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enter image description hereI am reading the headfirst design patterns book. I observe that the client is shown analogous to a hotel customer, who creates an order(command) object, the waitress(invoker) picks it and calls its execute() method which in turn calls the chef's cook() method(chef=receiver) In the command pattern class diagram, I can see client is associated with Receiver as well as the ConcreteCommand class. I am unable to get the example because in real world, a customer is not supposed to know about the cook and set the instructions for him. Other concern is that in the command pattern class diagram, I observe that Client is not shown associated with Invoker, but in the attached java program I can see the Invoker reference in the Client class. Totally confused about what Client module does in the command pattern. Clear about the rest 4 modules.

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Read this: http://www.oodesign.com/command-pattern.html

Client creates a ConcreteCommand object and sets its receiver [...] The Client asks for a command to be executed.

It even has sample code that show what the client does:

The client creates some orders for buying and selling stocks (ConcreteCommands). Then the orders are sent to the agent (Invoker). [...]

public class Client {
    public static void main(String[] args) {
        StockTrade stock = new StockTrade();
        BuyStockOrder bsc = new BuyStockOrder (stock);
        SellStockOrder ssc = new SellStockOrder (stock);
        Agent agent = new Agent();

        agent.placeOrder(bsc); // Buy Shares
        agent.placeOrder(ssc); // Sell Shares
    }
}

picture

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  • As per your example, StockTrade is the receiver. BuyStockOrder is a ConcreteCommand. Agent is the invoker. Client class is associated to all three of them But according to the class diagram attached above Client does not know about the Invoker, i.e. the Agent. Still confused Jun 12, 2016 at 11:44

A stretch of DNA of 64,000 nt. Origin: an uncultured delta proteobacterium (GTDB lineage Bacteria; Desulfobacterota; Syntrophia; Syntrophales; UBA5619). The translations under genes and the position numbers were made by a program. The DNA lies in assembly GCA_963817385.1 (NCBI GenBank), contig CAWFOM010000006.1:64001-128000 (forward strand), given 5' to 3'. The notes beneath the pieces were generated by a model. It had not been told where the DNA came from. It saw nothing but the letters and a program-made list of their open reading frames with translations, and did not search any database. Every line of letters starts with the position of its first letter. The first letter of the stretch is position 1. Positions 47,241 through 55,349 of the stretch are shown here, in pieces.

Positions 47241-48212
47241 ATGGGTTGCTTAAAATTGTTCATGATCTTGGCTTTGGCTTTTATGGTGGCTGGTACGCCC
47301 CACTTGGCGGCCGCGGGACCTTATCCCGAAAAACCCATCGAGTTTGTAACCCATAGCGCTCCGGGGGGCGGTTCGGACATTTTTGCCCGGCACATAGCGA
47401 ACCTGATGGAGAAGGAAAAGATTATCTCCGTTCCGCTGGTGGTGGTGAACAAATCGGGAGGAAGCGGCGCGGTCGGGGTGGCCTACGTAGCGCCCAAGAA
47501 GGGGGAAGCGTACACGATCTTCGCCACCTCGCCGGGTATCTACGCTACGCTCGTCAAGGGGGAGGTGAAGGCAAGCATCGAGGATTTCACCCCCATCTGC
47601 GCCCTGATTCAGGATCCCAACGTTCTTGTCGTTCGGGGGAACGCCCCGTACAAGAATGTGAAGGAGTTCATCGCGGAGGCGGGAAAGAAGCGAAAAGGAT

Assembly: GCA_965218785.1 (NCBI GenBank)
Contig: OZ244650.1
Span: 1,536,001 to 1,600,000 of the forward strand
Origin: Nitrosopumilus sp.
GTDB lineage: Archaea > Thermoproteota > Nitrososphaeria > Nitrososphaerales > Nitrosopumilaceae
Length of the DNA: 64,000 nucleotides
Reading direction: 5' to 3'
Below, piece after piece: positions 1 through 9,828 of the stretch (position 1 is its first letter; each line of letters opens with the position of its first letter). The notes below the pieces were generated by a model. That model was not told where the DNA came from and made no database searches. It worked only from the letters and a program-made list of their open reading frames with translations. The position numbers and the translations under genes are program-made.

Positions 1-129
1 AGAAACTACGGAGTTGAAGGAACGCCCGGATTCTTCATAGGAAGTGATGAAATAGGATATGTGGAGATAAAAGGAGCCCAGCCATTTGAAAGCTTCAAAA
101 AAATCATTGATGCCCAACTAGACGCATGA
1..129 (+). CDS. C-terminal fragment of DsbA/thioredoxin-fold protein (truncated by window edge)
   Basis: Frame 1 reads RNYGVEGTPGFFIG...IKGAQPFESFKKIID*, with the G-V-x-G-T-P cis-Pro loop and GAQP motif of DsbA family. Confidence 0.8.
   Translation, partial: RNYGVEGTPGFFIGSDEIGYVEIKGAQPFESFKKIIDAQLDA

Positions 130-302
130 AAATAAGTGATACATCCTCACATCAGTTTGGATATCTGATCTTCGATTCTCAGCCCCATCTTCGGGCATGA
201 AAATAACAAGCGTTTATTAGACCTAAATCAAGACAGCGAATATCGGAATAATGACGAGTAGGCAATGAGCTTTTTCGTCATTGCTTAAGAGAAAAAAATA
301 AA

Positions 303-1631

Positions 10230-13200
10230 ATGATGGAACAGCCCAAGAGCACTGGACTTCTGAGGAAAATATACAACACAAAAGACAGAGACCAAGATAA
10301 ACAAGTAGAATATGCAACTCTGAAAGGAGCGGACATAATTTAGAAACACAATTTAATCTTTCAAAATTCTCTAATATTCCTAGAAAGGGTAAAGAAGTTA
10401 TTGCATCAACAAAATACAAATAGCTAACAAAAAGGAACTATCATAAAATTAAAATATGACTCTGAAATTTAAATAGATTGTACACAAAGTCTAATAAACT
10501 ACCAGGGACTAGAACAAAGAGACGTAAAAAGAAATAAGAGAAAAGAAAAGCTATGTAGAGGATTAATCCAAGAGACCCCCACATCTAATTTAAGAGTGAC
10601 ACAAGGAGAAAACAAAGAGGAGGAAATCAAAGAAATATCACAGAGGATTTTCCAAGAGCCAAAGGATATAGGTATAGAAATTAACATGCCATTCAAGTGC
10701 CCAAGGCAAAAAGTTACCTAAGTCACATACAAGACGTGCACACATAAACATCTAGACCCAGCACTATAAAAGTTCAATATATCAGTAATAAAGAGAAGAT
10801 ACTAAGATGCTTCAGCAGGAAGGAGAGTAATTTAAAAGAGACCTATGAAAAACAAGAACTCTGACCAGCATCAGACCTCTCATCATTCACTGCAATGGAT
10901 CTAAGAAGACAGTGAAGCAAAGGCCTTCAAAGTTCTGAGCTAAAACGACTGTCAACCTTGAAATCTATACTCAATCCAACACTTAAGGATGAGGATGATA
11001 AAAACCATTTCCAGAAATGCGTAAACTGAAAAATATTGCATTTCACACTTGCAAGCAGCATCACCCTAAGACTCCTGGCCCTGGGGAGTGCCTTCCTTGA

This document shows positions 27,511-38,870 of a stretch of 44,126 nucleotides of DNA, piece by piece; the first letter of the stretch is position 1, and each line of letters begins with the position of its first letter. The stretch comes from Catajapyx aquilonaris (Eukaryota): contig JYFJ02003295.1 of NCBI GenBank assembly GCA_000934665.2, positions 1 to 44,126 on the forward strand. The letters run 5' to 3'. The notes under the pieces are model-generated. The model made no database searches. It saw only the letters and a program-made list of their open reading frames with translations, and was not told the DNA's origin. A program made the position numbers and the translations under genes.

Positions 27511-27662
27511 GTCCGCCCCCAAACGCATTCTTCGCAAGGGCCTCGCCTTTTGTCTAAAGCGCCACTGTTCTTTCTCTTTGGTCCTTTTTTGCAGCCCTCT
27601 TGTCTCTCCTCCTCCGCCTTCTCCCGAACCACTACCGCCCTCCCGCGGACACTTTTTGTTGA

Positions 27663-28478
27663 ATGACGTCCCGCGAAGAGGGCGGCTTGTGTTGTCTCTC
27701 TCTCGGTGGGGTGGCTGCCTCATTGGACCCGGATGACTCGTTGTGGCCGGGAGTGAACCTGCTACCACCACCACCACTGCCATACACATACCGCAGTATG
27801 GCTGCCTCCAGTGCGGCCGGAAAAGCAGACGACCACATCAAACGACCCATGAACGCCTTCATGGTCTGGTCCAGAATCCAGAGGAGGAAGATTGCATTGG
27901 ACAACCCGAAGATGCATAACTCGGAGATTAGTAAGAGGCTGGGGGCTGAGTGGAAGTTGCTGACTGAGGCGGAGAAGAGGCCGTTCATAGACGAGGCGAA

• So you're confused because the diagram doesn't show a "calls" association between Client and Agent, where the client code calls the placeOrder() method? Yeah, it does seem to be missing from these diagrams.
    – Andreas
    Jun 12, 2016 at 11:52
  • yes, but i saw the same diagram in the book as well, so confused if i am missing something Jun 12, 2016 at 11:53
  • You're not. The diagram is. If it has a line from Client to StockTrade, a similar line should exist from Client to Agent. In real (non-sample) code, both Receiver (StockTrade / Cook) and Invoker (Agent / Waiter) would exist prior to Client (Customer) arriving on the scene, so they would be obtained through means other than new.
    – Andreas
    Jun 12, 2016 at 12:10
  • Agreed to that. What I was thinking is that client is not going to talk to invoker, that code can be a part of invoker or some business class.Client is just responsible for creating the ConcreteCommand and setting the actual receiver in it. Invoker can execute the command at a later time once that wiring is done. Here they wanted to create a single demo program and hence assimilated all the stuff into a single program. Jun 12, 2016 at 12:30
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You've stumbled upon the challenge with demonstrating design patterns with analogy, by a single concrete example, or with object diagrams. Except for very simple patterns, the concepts and examples usually don't map perfectly to all useful instances of the pattern.

I highly recommend that you pick several sources to learn any of the more complex design patterns. Every explanation is going to have strengths and weaknesses, and you'll probably get a more accurate picture if you take several viewpoints into account. There are plenty of free sources available on the Internet, so you probably don't need to buy additional books (except, eventually, the original Design Patterns book, for reference purposes).